In April we spent a couple weeks traveling in Italy and visiting our friends who produce the wines in the Mucci Imports portfolio and some. We continue to share our experiences with this blog.

After spending a few lovely days in Piemonte – where we actually had the warmest weather on our whole trip – we drove 7 hours down to the Amalfi Coast. We stayed with our dear friend Patrizia Malanga, who produces a wine in the Mucci Imports portfolio called Ragis, a blend of Aglianico and Piederosso on a tiny plot of land somehow hanging from the jagged hillside of the Amalfi coast. Pick this wine up if you’re a fan of Nebbiolo, Sangiovese or any big, bold red.

Patrizia was an extremely gracious host, as always, who even found some time to take us to some of her winemaking friends, a treat for her as well. She lamented to us that she never leaves her work and we gave her a great excuse to briefly get away from life in the vineyard, which is an around the clock job!

Patrizia in her favorite spot on her vineyard. She comes here in the evenings, sips her wine (right now the rose is perfect) and watches the sun set over the Gulf of Salerno. No wonder she's a workaholic! AND...starting this fall, you'll be able to rent at her b&b that's about 100ft to the right of this photo!!

Patrizia in her favorite spot on her vineyard. She comes here in the evenings, sips her wine (right now the rose is perfect) and watches the sun set over the Gulf of Salerno. No wonder she’s a workaholic! AND…starting this fall, you’ll be able to rent her b&b that’s about 100ft to the right of this photo!!

The purpose of this blog is to tell you why you should be excited about wines from Campania and should race to your nearest wine shop to pick up a bottle.

First off Campania is home to some of the oldest known varietals in Italy. Falanghina, for example, dates back to ancient Roman times, known to have been produced in mythical wines craved by all kinds of Roman noblemen.

Italia2014_08_Campania_021_FalernoDiMassico_BottleInTree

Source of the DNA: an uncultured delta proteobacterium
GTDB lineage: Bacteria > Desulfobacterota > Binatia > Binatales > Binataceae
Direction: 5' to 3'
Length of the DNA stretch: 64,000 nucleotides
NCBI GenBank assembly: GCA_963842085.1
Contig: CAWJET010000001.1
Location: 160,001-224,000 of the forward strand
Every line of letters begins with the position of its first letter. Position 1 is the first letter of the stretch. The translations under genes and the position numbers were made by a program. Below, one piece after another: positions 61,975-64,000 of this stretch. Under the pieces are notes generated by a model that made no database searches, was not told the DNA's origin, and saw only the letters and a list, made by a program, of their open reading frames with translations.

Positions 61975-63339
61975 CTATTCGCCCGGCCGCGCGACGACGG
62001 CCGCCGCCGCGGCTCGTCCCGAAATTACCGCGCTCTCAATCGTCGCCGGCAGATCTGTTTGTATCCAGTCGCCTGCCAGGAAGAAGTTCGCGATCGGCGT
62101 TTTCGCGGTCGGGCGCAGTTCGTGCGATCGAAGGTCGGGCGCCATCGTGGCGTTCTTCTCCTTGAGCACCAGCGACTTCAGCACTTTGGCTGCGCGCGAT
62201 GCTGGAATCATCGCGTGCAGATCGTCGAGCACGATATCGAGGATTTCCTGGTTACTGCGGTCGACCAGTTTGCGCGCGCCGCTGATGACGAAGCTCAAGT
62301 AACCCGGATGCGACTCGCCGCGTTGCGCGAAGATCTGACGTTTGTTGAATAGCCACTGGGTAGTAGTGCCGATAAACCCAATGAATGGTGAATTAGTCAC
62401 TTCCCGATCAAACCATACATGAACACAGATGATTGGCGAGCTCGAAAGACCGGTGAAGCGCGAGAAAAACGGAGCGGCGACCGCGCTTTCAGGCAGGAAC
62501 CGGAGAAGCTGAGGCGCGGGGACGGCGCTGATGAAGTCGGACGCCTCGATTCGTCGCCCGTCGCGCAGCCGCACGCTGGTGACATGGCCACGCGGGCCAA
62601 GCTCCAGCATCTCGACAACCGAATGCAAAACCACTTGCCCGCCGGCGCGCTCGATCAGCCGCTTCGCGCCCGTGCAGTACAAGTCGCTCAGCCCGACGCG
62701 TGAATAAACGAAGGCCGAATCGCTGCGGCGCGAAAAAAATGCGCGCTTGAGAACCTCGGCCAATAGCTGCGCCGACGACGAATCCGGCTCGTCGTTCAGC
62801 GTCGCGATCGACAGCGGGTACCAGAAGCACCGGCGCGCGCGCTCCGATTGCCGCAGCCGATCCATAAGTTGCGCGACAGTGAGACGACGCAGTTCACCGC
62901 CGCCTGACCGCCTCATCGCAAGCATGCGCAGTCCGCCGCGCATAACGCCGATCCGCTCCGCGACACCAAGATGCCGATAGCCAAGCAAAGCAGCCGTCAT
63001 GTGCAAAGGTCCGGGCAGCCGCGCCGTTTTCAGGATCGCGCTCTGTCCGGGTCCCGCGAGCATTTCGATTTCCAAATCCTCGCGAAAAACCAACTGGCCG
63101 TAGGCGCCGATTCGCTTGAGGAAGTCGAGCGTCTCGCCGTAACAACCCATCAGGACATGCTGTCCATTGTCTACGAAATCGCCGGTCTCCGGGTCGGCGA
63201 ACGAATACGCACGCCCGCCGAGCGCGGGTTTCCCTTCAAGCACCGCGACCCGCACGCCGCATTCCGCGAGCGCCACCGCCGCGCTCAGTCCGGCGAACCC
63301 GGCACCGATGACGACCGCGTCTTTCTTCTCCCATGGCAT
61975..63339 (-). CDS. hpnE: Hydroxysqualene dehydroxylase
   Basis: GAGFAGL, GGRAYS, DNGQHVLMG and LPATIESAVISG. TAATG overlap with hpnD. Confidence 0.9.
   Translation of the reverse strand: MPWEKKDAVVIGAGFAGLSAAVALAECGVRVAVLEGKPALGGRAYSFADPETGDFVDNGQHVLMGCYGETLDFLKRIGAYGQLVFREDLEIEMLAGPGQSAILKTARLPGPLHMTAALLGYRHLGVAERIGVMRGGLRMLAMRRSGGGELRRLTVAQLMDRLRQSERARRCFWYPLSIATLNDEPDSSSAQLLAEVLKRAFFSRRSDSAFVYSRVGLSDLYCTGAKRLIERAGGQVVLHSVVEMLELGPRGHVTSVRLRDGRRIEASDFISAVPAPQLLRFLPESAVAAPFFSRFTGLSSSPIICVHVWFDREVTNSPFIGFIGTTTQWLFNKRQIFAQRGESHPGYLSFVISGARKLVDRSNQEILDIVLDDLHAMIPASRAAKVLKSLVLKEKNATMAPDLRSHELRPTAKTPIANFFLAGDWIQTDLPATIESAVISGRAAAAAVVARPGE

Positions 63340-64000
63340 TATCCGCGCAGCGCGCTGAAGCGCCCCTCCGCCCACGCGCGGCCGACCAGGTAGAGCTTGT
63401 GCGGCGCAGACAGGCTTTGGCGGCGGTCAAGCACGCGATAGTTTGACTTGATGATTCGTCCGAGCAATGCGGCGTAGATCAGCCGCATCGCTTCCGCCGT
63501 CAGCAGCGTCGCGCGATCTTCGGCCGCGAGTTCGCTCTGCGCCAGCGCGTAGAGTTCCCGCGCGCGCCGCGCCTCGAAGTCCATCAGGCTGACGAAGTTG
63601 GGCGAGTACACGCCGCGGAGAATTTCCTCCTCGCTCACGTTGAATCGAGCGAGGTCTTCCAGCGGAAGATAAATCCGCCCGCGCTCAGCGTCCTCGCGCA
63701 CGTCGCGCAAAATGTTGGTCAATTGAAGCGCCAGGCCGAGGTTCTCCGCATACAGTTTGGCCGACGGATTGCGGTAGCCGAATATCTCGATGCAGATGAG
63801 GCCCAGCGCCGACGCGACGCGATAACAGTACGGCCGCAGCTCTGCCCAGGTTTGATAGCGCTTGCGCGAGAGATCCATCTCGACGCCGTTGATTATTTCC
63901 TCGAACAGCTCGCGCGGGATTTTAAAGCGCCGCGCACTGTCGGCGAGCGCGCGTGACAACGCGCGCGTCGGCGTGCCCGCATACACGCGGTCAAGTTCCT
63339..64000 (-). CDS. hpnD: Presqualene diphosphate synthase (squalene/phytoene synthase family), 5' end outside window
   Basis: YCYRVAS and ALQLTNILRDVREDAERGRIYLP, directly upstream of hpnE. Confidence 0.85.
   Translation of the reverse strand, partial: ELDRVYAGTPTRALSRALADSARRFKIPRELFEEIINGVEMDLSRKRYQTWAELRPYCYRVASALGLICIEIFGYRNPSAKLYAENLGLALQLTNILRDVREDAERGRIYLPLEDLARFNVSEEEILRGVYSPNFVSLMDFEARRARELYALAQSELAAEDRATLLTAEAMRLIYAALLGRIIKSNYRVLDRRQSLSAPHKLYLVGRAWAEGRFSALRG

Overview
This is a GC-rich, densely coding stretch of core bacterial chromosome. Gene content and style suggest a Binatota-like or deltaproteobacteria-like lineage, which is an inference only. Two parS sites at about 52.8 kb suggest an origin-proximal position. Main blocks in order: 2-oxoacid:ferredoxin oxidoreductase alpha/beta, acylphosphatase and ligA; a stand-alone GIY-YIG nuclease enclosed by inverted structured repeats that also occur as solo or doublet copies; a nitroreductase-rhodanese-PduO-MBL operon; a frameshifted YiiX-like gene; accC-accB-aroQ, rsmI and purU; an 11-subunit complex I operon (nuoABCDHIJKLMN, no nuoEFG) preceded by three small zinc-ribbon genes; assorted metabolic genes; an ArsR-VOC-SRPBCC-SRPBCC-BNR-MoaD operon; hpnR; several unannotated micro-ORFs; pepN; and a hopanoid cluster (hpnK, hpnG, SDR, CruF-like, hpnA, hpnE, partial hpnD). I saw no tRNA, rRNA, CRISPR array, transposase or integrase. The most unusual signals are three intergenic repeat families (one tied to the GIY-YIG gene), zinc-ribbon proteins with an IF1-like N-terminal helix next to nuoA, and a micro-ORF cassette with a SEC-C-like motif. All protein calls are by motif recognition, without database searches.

The grapes here are old and therefore so are some of these production zones. That Falanghina I spoke of was produced in a region called Falernum in northern Campania on the border with Lazio. This region of Falernum was praised by Roman loyalty for centuries and this area took on mythical status as it kept many a chalice filled during ancient Rome’s heyday. The neatest thing is wine is still grown here by a small, but dedicated number of producers, producing the same grapes but in just a more palatable, modern style. Amazingly this small region has seemingly been forgotten since the fall of the Roman empire despite the incredibly high quality production still happening here. As wine lovers this excites us, so stay tuned for these wines coming this fall.

Italia2014_08_Campania_032_StoryOfFalernum

The story of this ancient production zone goes:

Baccus, the god of wine, wandering along the Monte Massico (the mountain above Regina Viarum) asking for water and food. In typical godlike fashion, he looked very poor and had nothing to offer those in return for help. An extremely poor farmer named Falernum met the wandering god and immediately shared his dinner despite having very little to begin with. In thanks, Baccus turned Falernum’s water into wine. Falernum was not used to drinking and after a couple of glasses he was out like a light. When he awoke Baccus had seeded vines as far as the eye could see and had blessed the lands as fertile.

Thus Falernum was born.

The fertile lands are why the the area has always been considered some of the best farming soil in Italy and why the Roman’s grew the majority of their wine there. The region was later named after the poor farmer due to the beautiful humility that allowed for such great farming.

An old Falernum vine estimated to be between 60 & 80 years.

An old Falernum vine estimated to be between 60 & 80 years.

Campania also boasts incredible diversity in terms of growing conditions. When we think of southern Italy what comes to mind? Probably a beach, lemon trees, and pizza. What about snowcapped mountains in late April? Strange right. Campania boasts this kind of diversity where one can be sitting on a beach in the Amalfi Coast in April and take about a 45 drive to the town of Avellino and be immersed in this snowy scene I described.